Woman Scraping Sealskin
20 1/2 x 24 13/16 in. (52 x 63 cm)
Lucy Qinnuayuak (AKA Lucy)
(1915 - 1982)
(1928 - 2004)
Medium and Support:
Bequest of Isabel C. Herdle
Location: Not currently on view
Traditionally, Inuit men and women had very defined roles. Men hunted and fished, fashioned tools, shelter and transportation while women took care of the children, prepared food and made clothing. These roles sometimes crossed as they worked together as a unit according to their strengths and to ensure survival. Resettlement of Inuit to permanent communities has disrupted the balance of these traditional roles. The male role of hunter has greatly decreased while female roles have transferred easily to the new living situation in the Arctic.
[Label text from "Art from the Arctic: Inuit Prints and Sculpture" (11/20/09-2/14/10) by Cynthia Culbert]
Eskimo Art, Inc., Ann Arbor, MI; purchased by Isabel Herdle, Rochester, NY in 1967; bequeathed to the MAG in 2005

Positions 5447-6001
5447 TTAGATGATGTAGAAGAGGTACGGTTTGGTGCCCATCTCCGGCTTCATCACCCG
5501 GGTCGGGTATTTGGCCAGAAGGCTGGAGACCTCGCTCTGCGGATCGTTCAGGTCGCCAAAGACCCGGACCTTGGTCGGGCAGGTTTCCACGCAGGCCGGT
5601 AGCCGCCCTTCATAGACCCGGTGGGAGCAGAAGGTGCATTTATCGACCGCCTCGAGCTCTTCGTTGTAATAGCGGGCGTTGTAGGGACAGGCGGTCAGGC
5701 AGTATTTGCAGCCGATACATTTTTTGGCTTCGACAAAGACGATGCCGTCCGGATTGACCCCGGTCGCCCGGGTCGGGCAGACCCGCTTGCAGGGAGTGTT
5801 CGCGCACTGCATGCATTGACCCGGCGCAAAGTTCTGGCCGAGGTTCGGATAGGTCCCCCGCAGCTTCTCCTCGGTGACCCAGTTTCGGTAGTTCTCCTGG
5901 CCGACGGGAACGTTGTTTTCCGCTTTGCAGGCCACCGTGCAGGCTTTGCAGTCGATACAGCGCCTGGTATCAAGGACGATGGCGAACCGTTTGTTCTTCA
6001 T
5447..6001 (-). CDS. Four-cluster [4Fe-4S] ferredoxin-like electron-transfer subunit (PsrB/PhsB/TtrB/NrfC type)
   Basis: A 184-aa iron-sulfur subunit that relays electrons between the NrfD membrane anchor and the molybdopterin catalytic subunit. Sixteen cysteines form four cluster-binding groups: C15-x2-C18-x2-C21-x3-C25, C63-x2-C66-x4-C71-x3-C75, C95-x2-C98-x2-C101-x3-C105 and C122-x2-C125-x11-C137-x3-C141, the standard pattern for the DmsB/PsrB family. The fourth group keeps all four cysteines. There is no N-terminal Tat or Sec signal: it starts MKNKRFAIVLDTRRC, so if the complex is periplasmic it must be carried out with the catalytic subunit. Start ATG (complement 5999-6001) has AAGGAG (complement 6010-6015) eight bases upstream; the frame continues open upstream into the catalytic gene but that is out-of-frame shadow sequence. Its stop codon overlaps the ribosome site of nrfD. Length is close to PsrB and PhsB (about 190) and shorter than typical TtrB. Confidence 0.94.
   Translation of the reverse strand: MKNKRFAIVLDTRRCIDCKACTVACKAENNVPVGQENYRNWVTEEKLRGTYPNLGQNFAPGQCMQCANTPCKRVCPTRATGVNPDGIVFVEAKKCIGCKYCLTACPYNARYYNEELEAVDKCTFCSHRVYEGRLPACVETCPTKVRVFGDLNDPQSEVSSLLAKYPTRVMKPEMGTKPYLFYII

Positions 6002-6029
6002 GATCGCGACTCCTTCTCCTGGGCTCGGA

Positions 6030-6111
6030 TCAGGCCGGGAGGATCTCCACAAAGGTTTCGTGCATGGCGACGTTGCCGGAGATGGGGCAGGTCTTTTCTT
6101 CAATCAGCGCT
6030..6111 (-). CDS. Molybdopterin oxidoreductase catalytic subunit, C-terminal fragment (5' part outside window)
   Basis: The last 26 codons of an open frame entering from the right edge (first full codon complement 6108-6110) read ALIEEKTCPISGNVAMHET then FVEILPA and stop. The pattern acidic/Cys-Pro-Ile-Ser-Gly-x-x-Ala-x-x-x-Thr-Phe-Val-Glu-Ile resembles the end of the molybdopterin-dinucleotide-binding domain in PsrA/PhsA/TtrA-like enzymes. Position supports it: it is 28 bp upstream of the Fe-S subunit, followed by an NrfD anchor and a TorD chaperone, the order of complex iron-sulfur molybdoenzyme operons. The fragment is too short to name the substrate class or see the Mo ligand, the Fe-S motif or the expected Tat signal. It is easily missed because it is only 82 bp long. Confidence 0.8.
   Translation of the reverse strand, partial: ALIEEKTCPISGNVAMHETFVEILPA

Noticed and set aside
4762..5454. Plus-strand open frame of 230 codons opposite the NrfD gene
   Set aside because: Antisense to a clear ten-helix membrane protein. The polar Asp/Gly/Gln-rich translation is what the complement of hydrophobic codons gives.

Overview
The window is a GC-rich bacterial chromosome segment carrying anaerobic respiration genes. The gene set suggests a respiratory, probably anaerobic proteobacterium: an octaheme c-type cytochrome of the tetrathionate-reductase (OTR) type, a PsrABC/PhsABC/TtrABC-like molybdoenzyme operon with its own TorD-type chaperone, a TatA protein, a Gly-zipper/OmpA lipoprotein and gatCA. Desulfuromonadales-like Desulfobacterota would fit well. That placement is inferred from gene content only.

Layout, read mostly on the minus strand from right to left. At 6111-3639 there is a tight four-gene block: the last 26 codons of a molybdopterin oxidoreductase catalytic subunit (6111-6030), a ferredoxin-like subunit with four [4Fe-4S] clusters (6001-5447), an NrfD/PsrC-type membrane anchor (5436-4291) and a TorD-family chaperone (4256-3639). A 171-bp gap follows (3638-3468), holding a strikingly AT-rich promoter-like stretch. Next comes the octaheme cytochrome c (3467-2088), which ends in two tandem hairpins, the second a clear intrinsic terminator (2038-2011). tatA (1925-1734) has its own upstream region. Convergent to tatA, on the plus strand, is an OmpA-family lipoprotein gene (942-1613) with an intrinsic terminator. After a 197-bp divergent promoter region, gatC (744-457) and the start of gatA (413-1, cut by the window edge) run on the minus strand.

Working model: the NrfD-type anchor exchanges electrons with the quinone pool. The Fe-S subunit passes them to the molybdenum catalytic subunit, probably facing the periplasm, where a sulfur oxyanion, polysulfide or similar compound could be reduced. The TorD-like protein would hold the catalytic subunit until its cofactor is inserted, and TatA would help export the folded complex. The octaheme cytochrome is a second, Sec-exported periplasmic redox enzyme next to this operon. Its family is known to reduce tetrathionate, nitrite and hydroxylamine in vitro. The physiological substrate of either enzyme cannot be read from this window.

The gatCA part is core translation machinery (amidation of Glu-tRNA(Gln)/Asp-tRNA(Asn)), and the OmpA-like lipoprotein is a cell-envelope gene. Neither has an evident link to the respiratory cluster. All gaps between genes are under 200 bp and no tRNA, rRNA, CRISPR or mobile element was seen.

Click an image to view a larger version
This object was included in the following exhibitions:
This object has the following bibliographic references:
Memorial Art Gallery.
Rochester, NY: Memorial Art Gallery, 2000--.
Article Scope: Entry.
Sandra B. Barz.
Inuit Artists Print Workbook.
New York, NY: Arts & Culture of the North, 1981-2004.
Volume Number: I
Article Scope: Entry and reproduction.
Eskimo Graphic Art = Les arts graphiques esquimaux.
Cape Dorset, 1966.
Click a portfolio name to view all the objects in that portfolio
This object is a member of the following portfolios:
See links to web pages and lesson plans